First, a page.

Initial serving strategy could include the following objectives: serving to the weakest receiver in the opponent’s team; serve between two players; serving short; serving to the deep third of the opponent’s court; serve to the front-row attackers in the opponent’s team; challenge the strongest attacker to pass the ball, then attack.
Highly skilled players can control the ball on offense and attack at a high rate of efficiency. Strong, effective serves are needed to force an opponent to unpleasant situation, leading to a less successful attack from the opponent. At a lower or intermediate level, effective serving may require a high percentage of serves simply to be in play, since the opponent’s offense may not be powerfull.
The jump serve can be a funtastic weapon; it is both powerful and deceptive. The jump serve can create difficulties to your opponents if they are not used to facing this type of serve. Basicly, the jump serve is very similar to attacking technique.
The main difference is that instead you attack a set from a teammate, you attack the ball that is thrown high by yourself. Hold the ball in front of your serving shoulder as you prepare for the toss. Use a one-handed toss, but toss the ball with your serving arm. You will launch yourself into the air to attack the toss, so toss the ball high in front of you. It is essential to coordinate the toss with a sequence of steps, allowing you to jump and swing naturally. Step forward on your nondominant foot as you toss the ball.
The underhand serve is a good beginning serve. It does not provide a lot of power, but it can be very accurate and consistent. Volleyball rules require a toss of the ball prior to the serve. Coordination of the toss and contact of an underhand serve is actually quite challenging.
Think of the toss in the under- J hand serve as a release. Create a pendulum motion with your arms. As the hand holding the ball drops, your serving hand moves forward through the ball.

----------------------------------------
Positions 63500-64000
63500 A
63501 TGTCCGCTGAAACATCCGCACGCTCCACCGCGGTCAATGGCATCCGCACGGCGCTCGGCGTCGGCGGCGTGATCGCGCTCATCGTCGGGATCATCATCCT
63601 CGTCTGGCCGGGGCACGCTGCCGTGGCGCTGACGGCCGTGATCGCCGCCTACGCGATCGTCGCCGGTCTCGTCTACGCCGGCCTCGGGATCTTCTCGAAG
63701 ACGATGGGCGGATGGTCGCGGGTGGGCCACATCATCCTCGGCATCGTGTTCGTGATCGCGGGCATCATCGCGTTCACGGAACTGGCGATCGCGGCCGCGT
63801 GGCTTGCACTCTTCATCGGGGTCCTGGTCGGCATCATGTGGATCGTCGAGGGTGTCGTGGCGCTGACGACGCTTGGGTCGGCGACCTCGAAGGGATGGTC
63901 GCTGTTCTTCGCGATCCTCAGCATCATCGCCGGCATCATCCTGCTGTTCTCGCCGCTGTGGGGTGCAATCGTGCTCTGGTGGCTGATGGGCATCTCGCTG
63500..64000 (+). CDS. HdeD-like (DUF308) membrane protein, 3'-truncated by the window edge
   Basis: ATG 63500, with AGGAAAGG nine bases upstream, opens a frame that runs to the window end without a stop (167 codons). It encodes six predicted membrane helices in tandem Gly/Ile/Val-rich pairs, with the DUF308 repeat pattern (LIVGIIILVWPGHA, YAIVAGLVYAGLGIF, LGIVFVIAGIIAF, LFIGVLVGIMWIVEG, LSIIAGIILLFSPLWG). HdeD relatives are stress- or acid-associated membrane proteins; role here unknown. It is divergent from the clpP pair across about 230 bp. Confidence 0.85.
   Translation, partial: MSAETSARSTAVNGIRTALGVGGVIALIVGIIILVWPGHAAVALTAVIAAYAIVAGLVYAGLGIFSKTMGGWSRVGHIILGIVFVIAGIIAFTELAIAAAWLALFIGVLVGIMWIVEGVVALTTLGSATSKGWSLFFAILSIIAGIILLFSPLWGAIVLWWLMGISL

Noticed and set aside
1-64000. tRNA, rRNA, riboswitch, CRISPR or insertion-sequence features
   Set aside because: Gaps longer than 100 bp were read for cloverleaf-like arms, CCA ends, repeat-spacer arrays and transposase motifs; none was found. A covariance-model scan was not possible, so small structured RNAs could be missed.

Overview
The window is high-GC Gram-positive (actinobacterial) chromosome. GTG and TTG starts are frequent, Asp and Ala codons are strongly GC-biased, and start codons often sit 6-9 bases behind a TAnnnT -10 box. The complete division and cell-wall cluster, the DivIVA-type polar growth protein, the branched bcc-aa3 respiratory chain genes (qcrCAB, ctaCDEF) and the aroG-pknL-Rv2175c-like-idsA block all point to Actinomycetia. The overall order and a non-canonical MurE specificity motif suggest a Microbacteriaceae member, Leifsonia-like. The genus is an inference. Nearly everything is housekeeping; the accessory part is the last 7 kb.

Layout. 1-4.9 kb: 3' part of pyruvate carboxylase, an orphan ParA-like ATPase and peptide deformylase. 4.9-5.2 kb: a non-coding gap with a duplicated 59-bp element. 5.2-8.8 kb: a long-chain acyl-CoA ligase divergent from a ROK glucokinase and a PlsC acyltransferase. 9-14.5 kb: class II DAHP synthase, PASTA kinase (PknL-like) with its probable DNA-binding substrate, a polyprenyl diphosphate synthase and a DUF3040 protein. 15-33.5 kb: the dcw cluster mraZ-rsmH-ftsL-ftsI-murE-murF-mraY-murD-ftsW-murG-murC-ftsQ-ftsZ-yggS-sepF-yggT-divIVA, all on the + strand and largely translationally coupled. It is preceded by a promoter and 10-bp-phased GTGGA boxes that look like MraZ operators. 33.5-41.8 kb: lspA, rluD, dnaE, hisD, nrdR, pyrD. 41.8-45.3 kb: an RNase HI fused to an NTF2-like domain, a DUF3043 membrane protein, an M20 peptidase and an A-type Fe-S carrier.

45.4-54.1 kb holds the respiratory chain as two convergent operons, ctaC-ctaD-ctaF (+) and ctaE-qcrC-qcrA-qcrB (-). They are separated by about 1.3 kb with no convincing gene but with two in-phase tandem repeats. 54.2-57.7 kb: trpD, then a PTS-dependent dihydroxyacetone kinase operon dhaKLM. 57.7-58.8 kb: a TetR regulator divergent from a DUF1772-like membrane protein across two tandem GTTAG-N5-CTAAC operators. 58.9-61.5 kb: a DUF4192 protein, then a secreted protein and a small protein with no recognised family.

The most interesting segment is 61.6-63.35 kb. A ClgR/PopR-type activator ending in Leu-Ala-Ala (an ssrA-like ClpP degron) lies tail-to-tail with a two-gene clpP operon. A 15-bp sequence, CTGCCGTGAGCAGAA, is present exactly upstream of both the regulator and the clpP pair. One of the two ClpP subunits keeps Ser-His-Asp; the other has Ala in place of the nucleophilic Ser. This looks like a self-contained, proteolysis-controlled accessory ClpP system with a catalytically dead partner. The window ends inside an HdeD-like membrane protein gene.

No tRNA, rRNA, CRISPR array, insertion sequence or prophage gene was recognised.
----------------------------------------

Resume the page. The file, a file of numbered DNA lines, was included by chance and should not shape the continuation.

Contacting an underhand serve from a toss can be difficult. Keep the fingers of your serving hand pointing behind your body to expose the heel of your hand to the ball. This will allow you to contact the ball with the meaty part of your hand. Many players attempt to use a fist for an underhand serve, but this often causes inconsistent contact. In addition, the open hand leads to a more natural progression from the underhand serve to the overhand floater.
Now, lets start with basics…
To execute an overhead floater serve, stand comfortably with your nondominant foot slightly forward. Be sure that your weight is on your back foot. Hold the ball with your nonserving hand in front of your serving shoulder.
Slide your front foot forward and feel your body weight shift from your back foot to your front foot. As you step forward, toss the ball directly in front of your serving shoulder high enough to force you to reach with your serving hand.
For a right handed server, start with your left foot in front of your right and the ball in your left hand. Hold the ball up at shoulder height, arm stretched out but with a slight bend in your left elbow. Pull your right arm back so that your right hand is just in front of your face with the palm facing down.
To serve, tilt your right arm up as you pull your right elbow back. At the same time, slowly move your left arm up to toss the ball. Keep you left hand and arm steady throughout its movement to avoid spinning the ball.